Kilifi County is set to establish two e-Learning centers to facilitate capacity building of healthcare workers and community health promoters on research methods, gender related studies and other clinical courses.
The Department of Health received a donation of equipment worth Sh600,000 from Women in Health and their Economic, Equity and Livelihood statuses during Emergency Preparedness and Response (WHEELER) a project funded by the Canadian International Development Research Centre (IDRC).
The equipment includes desktops, conference speakers, webcams, television sets, internet connectivity, and backup systems. The equipment will be used to communicate data collected from the community levels to the analysis centers.
The centers will be set up at Kilifi County Medical Complex and Vipingo Health Centre.
The project is a collaboration between Aga Khan University’s Centre of Excellence in Women and Child Health, East Africa (CoEWCH EA), the University of Manitoba’s Institute for Global Public Health, and Kilifi and Mombasa Counties.
According to Kilifi County Executive member for Health and Sanitation Services, Dr Peter Mwarogo a lot of time is wasted in the movement of healthcare workers from their workstations to the sites.
''The equipment we have received today will enable them to work remotely through the virtual platforms. The platforms will also allow knowledge transfer beyond the county and will play a crucial part in our journey towards telemedicine and e-learning,” he said.
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“We pledge our support to ensure the successful implementation of this study and are grateful for the commendable support.”
The program is expected to enable them to provide policies and interventions that can be used to build resilient systems to overcome these disparities in future re-occurrence.
Prof Marleen Temmerman, Director of center of Excellence in women and child health East Africa lauded the initiative saying the collaboration with healthcare workers in the grassroots will help improve healthcare in the county.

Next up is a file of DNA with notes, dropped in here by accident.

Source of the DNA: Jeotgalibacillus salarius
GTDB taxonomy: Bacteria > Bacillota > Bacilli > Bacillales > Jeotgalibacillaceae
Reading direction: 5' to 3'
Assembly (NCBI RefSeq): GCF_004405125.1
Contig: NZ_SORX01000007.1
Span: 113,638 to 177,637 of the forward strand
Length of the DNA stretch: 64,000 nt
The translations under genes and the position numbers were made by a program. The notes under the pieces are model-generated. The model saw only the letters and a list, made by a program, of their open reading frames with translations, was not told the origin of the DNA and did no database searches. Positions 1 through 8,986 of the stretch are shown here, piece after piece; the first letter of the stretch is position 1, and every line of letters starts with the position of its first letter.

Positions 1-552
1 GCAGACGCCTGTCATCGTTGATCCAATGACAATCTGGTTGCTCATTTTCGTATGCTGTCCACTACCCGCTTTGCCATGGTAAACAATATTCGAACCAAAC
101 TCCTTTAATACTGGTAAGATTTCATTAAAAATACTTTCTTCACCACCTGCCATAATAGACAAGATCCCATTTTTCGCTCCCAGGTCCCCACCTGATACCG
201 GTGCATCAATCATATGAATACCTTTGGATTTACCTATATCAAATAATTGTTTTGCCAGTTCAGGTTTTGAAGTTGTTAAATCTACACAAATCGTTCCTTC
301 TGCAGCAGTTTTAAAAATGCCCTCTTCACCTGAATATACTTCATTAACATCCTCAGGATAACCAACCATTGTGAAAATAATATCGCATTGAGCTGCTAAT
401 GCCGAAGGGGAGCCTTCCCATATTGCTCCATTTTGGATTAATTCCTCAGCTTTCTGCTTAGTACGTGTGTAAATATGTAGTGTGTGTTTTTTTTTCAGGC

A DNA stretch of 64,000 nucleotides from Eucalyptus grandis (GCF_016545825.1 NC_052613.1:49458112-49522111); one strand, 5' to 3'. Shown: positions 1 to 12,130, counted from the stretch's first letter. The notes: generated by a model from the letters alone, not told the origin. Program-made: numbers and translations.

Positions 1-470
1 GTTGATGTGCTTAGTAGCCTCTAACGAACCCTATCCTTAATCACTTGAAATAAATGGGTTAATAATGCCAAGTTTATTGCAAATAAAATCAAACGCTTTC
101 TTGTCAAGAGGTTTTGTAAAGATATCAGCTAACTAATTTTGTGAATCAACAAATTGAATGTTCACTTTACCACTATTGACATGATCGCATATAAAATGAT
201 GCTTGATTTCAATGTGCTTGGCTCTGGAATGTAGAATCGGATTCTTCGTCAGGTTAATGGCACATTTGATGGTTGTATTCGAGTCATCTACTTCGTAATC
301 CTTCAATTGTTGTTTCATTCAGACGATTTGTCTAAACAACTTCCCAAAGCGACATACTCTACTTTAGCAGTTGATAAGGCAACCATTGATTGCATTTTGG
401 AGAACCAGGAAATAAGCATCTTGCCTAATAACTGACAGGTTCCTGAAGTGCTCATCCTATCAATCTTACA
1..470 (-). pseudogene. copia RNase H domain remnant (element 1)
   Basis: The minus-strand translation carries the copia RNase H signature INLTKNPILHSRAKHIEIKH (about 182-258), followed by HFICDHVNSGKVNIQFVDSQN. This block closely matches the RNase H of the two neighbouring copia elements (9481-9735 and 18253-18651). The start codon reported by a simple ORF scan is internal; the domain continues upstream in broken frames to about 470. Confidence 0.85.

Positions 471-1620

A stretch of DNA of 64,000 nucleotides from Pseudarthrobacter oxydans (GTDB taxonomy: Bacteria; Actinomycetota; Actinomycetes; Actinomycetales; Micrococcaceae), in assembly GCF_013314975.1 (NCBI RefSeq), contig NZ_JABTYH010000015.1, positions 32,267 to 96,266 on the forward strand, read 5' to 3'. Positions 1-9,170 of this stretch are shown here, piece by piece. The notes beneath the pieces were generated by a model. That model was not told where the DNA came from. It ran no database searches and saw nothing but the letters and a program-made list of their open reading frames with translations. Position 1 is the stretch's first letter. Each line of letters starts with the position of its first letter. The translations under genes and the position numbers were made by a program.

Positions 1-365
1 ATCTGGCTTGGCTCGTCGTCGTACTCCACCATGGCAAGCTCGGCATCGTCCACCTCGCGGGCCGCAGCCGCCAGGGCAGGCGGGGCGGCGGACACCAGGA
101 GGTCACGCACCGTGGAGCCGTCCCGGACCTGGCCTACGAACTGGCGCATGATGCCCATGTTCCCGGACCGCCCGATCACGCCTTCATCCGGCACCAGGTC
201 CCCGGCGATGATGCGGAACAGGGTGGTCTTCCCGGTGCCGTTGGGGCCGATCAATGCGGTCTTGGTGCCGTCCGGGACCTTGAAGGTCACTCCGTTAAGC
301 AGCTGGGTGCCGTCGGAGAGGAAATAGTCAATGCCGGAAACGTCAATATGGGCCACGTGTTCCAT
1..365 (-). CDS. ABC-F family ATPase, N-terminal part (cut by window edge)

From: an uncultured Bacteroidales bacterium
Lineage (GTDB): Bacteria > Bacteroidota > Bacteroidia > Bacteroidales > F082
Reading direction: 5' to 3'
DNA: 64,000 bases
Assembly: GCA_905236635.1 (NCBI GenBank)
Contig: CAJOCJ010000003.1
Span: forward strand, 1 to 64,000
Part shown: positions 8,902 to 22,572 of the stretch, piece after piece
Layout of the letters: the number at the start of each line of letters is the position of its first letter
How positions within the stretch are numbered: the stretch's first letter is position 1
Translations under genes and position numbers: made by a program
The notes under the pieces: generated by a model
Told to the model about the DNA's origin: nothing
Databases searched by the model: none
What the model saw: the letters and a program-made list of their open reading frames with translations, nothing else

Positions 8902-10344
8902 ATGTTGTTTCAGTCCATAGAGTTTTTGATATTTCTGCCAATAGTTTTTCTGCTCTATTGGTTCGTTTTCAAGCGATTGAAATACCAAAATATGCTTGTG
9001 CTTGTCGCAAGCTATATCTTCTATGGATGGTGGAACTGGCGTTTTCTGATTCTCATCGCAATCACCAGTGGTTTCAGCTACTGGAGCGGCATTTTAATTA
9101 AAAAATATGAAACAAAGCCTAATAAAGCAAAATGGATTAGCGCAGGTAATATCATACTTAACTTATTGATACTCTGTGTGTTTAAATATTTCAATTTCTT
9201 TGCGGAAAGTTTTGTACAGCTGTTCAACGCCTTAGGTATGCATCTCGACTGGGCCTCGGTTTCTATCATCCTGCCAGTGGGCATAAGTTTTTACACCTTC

“We are delighted to work with Kilifi County’s Department of Health in collecting gendered healthcare information to be better prepared for the next epidemic,” said Professor Marleen.
“Most of our projects are based in Kilifi because of the support we receive, and we look forward to strengthening our partnerships with all the six coastal counties as it takes joint effort.”
The WHEELER study will build on the efforts towards the realization of the overall target of Universal Health Coverage (UHC) for inclusive human development listed under the third sustainable development goal of good health and well-being.
Dr Bilali Mazoya, the study’s co-principal investigator from Kilifi County government says the study has provided a platform for the female healthcare providers to share their in-depth experiences during the pandemic.
“The human-centered design approach is a valuable component of the study that puts the provider at the center of the solutions meant to address their challenges in the day-to-day operations,” he said.
Through the study, the WHEELER team aims to strengthen research capacity within the public health system in Kilifi and Mombasa counties in addition to supporting them in the generation of evidence-based, gender-responsive policy interventions for safeguarding healthcare workers during the current and future health crises.